(1) Go for a drive around town. It gets your conscious mind occupied negotiating traffic while your subconscious gets energized. When ideas come to the surface, pull over to the side of the road and write the idea(s) down. Continue to drive and write some more.
(2) Open a few random magazines or books and write down three or more random words. (The subjects don’t matter) Now try to connect these random words with your main project thoughts. Amazing things can happen this way.
Best of luck! (Because Luck is what it takes!)
Oooh, I love pterest and social networks like Dribble and Behance. This is exactly what a designer needs for inspiration or new ideas and, of course, to keep up with trends. But sometimes it happens that you look at the work of others and still no inspiration comes, and you seem to be staring at the wall and have no idea what to come up with so creatively. I have this now and I’m already trying meditation. I also went to a psychologist and she told me that this could be because every person has resources. And if these resources are not replenished and only squeezed out of themselves, then this can happen. And even worse, it can lead to serious and prolonged burnout. Therefore, protect yourself and your resources!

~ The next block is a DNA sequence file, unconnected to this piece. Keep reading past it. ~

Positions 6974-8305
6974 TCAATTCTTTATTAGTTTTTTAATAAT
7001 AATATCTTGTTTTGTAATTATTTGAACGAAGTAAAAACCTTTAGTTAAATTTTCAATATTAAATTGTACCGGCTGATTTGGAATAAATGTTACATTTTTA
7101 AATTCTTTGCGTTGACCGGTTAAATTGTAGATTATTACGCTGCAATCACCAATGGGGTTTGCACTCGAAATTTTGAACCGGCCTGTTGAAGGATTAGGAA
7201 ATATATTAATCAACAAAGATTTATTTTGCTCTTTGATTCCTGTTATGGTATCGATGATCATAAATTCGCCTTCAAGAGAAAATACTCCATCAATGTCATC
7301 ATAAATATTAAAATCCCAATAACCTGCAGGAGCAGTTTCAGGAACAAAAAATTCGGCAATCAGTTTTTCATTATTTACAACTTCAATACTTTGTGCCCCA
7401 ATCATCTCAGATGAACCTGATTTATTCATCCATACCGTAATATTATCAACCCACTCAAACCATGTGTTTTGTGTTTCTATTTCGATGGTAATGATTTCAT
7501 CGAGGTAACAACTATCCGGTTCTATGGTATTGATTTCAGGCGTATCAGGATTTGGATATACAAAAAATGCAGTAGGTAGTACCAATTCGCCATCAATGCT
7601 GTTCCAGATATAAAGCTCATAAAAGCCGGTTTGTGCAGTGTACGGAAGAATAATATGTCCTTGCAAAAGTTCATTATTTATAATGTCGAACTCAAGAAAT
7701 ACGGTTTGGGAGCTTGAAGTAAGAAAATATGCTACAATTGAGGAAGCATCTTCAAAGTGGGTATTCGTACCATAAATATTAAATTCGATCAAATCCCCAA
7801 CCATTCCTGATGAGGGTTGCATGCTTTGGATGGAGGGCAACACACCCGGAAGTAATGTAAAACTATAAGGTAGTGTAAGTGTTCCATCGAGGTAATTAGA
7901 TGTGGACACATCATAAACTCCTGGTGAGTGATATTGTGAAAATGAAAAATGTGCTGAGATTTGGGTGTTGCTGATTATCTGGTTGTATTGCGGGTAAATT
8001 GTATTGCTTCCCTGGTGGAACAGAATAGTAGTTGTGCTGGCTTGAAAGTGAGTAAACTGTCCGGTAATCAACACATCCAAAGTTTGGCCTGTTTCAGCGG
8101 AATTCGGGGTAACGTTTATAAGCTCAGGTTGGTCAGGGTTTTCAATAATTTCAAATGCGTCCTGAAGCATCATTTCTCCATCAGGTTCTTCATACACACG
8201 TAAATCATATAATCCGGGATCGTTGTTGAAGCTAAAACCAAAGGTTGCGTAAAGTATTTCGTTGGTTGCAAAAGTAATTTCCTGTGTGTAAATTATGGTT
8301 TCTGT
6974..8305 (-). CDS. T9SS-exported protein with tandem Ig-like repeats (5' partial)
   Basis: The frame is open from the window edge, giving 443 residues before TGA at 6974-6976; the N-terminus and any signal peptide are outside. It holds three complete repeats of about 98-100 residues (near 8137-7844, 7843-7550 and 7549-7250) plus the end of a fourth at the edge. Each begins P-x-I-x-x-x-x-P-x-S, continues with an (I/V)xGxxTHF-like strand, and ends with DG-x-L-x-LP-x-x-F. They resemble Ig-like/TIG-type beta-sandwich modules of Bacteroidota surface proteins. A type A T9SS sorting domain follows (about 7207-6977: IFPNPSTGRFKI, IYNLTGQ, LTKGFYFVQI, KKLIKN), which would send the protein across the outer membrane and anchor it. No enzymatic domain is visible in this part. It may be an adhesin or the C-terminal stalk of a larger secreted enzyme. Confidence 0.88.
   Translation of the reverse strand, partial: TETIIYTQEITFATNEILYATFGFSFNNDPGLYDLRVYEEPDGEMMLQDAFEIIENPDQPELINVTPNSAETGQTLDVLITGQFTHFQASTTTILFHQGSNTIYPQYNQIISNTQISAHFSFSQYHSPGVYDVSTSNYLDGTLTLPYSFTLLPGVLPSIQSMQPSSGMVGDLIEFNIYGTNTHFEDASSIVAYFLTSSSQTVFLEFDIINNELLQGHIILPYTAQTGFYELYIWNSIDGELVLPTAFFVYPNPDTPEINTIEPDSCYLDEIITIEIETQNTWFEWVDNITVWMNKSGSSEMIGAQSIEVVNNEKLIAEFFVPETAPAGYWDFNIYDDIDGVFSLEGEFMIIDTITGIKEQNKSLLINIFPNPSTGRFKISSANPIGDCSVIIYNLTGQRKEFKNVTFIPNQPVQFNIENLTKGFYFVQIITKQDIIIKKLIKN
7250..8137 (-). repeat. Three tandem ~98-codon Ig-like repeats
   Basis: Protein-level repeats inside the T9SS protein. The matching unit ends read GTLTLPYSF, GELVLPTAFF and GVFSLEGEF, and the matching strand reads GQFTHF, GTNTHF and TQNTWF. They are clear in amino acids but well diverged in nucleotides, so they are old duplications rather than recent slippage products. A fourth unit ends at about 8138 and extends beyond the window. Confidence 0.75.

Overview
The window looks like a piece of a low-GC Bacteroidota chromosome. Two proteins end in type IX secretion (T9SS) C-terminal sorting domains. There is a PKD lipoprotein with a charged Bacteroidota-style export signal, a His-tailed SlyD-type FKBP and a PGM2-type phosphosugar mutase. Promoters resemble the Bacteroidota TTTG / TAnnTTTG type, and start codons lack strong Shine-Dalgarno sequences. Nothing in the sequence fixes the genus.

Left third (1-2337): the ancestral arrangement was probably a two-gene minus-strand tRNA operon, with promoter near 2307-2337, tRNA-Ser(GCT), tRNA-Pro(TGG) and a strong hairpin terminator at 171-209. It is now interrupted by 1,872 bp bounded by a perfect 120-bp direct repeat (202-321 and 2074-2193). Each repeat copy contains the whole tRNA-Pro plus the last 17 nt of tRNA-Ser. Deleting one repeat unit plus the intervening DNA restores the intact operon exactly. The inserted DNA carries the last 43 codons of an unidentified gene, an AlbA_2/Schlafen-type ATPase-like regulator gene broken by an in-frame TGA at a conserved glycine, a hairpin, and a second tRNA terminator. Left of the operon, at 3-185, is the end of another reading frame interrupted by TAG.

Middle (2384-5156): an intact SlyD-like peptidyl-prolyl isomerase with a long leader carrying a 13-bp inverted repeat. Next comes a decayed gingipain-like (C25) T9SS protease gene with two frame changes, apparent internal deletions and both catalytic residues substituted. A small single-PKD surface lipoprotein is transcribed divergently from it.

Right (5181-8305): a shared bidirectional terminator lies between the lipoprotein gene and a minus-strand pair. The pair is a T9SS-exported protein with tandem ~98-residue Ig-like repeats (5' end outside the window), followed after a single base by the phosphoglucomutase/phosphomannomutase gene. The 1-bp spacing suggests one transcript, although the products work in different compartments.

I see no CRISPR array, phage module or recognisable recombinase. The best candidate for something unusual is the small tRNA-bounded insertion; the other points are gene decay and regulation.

Don’t follow trends to follow trends. Do what is best for your client’s bottom line.
IOW, Lead, don’t follow.
and what to do if the client asks to do what is in trend?
You explain to them, “do you want to be like everyone else? or do you want to be noticed?” then proceed to describe what you can do for them to make them stand out.
I’m not saying not to be aware of what’s going on around you, but trends are the result of yesterday’s news. Get beyond that.
More golden words.